Kilimanjaro’s glaciers, the summit of climate challenges

By Damien Glez

Posted on Tuesday, 8 November 2022 14:44

Although Africa’s COP in Sharm el-Sheikh has just begun, a United Nations report has predicted that the continent’s last remaining glaciers will be gone by 2050.

“The snows of Kilimanjaro will give you a white coat to sleep in,” went the syrupy lyrics to a tune from the 1960’s French yéyé years, by a singer who had probably never set foot on the mountain – home to three volcanoes in north-eastern Tanzania.

Fantasising about the world’s beautiful sites is good. Preserving them is even better. Because the “white coat” from Pascal Danel’s song could be a distant memory in less than three decades…

Based on satellite data, a recent UNESCO report predicts that the glaciers in one-third of the UN’s World Heritage sites will have melted by 2050, regardless of whatever  measures are taken to combat climate change. This global heritage covers almost 10% of the Earth’s glacial surface, about 18,600 glaciers at 50 important tourist sites, including sacred places.

Among the masses of ice that are set to disappear at an unprecedented rate due to human activity are the glaciers of the French Alps and Yosemite National Park in the US, as well as those in African national parks: Virunga in the Democratic Republic of Congo, the Natural Forest of Mount Kenya, the Rwenzori Mountains of Uganda and Kilimanjaro…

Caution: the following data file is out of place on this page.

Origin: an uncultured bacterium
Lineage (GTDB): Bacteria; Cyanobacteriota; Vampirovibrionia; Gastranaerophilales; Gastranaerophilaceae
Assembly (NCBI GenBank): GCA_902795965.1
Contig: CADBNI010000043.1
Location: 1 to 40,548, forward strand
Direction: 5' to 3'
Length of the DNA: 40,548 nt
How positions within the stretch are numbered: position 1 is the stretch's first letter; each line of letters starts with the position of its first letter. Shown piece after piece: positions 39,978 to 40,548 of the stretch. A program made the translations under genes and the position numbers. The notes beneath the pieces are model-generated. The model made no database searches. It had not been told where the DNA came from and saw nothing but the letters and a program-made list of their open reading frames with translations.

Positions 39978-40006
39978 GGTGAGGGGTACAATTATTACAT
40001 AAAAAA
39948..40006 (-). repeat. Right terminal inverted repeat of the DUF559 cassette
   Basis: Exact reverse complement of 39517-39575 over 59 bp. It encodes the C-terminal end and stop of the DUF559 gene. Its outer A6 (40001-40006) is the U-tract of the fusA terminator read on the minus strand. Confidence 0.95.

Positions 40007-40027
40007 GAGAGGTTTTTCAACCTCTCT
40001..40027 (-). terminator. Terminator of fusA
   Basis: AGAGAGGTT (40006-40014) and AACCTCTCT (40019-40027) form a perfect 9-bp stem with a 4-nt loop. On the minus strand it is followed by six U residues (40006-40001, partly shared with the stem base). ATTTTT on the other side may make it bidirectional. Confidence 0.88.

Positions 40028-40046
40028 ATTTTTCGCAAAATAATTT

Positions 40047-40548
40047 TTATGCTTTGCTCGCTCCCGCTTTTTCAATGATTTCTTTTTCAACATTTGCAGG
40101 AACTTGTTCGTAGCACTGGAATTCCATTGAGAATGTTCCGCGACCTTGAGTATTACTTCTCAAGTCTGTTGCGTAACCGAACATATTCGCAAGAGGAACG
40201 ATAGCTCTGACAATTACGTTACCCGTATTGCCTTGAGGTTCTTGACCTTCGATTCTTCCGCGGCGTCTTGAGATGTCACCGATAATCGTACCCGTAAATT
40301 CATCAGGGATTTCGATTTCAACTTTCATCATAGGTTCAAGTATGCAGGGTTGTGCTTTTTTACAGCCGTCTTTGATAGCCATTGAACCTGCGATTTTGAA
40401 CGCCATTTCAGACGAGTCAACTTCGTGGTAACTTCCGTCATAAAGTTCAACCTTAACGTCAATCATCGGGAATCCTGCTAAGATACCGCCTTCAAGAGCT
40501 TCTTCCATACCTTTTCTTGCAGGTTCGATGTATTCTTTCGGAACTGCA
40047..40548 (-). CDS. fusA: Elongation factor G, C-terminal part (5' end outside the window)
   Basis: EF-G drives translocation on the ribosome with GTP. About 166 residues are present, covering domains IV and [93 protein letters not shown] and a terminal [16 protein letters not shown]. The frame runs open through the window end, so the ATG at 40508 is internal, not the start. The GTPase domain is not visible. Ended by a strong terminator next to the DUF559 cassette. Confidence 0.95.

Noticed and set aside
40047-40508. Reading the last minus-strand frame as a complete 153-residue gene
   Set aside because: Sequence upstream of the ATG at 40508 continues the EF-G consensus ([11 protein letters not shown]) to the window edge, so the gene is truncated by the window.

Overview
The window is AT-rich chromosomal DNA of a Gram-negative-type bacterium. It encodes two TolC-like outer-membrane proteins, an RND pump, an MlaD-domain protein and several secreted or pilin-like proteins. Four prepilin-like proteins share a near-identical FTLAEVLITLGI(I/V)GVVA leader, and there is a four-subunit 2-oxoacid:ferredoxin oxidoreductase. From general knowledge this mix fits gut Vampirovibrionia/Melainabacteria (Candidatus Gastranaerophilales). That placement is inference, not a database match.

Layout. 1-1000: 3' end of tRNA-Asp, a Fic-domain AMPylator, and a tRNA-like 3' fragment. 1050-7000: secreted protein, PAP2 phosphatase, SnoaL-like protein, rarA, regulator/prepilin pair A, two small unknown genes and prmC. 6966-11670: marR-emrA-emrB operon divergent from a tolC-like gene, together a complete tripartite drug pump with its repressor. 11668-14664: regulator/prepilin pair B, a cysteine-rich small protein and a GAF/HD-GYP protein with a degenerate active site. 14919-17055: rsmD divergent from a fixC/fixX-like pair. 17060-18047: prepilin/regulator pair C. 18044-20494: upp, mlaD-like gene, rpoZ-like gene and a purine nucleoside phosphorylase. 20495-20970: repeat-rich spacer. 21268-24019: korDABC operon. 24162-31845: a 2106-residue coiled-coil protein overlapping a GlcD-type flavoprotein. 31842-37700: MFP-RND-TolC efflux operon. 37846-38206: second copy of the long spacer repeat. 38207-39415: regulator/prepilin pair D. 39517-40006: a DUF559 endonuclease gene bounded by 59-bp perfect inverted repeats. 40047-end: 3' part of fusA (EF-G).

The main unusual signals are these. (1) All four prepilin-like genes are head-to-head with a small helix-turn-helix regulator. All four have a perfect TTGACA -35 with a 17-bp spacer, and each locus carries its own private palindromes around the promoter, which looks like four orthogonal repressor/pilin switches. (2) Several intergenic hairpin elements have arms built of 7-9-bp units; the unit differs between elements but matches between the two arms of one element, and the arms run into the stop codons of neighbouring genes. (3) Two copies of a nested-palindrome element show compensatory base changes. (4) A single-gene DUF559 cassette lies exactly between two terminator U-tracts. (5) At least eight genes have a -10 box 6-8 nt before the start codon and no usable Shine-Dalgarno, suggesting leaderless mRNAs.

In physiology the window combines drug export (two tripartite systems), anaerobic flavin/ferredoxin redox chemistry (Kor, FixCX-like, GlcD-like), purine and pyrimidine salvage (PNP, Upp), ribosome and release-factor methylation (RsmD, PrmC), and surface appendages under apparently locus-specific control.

Preservation is precisely what is at stake at the COP27 climate change conference that has just opened in Egypt. It is clearly a question of moving from the incantations of previous COPs to concrete action. Africa, which is hosting the meeting, intends to demand effective funding from those who suggest that the continent should give up a large part of its industrialisation and therefore hypothetical greenhouse gas emissions likely to accelerate global warming. Emissions for which the continent is hardly responsible.

Romantic singers are not the only ones who will miss the glaciers. As UNESCO points out, the annual melting of 58 billion tonnes of ice will cause flooding, and local populations will be the first victims. In addition, during the dry seasons in some parts of the world, the disappearance of certain glaciers will lead to a shortage of fresh water and thus to problems of food security.

To counteract the avoidable effects of this clearly unavoidable loss, warning and disaster risk reduction systems must be optimised. Above all, global warming must be kept to 1.5°C if the remaining glaciers in the other two-thirds of UNESCO’s World Heritage sites are to be saved. A goal that is by no means guaranteed by the measures currently in place.

Will the decision-makers be able to scale the summit of this climate challenge?

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